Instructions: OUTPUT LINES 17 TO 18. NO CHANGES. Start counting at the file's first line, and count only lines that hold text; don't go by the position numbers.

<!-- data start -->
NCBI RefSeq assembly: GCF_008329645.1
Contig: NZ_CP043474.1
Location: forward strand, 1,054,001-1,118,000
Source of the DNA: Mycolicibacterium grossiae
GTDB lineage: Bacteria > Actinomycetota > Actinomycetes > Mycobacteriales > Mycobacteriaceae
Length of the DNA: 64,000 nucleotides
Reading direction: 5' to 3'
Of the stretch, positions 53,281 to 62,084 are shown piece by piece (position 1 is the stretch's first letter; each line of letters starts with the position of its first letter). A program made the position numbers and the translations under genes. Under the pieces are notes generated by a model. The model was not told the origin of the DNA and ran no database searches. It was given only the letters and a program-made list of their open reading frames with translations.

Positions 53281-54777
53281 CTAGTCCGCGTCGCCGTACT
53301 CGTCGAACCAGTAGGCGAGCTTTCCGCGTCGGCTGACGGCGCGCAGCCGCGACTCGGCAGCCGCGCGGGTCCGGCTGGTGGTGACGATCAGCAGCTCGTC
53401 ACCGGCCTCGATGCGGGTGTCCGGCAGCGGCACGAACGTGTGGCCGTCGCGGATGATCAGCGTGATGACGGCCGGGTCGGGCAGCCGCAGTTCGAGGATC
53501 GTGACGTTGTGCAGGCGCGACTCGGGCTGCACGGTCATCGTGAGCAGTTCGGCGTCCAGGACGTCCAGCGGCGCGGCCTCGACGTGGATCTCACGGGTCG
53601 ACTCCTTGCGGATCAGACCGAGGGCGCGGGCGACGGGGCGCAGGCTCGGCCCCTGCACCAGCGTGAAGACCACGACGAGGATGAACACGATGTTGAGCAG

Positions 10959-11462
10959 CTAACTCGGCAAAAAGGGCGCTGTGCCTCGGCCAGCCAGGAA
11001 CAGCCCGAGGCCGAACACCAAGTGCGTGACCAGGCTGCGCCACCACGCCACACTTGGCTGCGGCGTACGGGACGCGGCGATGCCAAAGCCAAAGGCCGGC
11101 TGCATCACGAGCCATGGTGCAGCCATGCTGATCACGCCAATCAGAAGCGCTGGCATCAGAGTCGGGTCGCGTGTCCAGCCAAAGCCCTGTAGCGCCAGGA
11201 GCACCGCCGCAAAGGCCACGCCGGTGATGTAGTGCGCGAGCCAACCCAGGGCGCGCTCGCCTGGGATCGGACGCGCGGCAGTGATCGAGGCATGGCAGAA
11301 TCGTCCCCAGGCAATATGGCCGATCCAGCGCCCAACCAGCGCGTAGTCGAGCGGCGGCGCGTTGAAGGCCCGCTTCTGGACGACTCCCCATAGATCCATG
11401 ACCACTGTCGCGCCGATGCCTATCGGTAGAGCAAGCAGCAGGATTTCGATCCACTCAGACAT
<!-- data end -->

11001 CAGCCCGAGGCCGAACACCAAGTGCGTGACCAGGCTGCGCCACCACGCCACACTTGGCTGCGGCGTACGGGACGCGGCGATGCCAAAGCCAAAGGCCGGC
11101 TGCATCACGAGCCATGGTGCAGCCATGCTGATCACGCCAATCAGAAGCGCTGGCATCAGAGTCGGGTCGCGTGTCCAGCCAAAGCCCTGTAGCGCCAGGA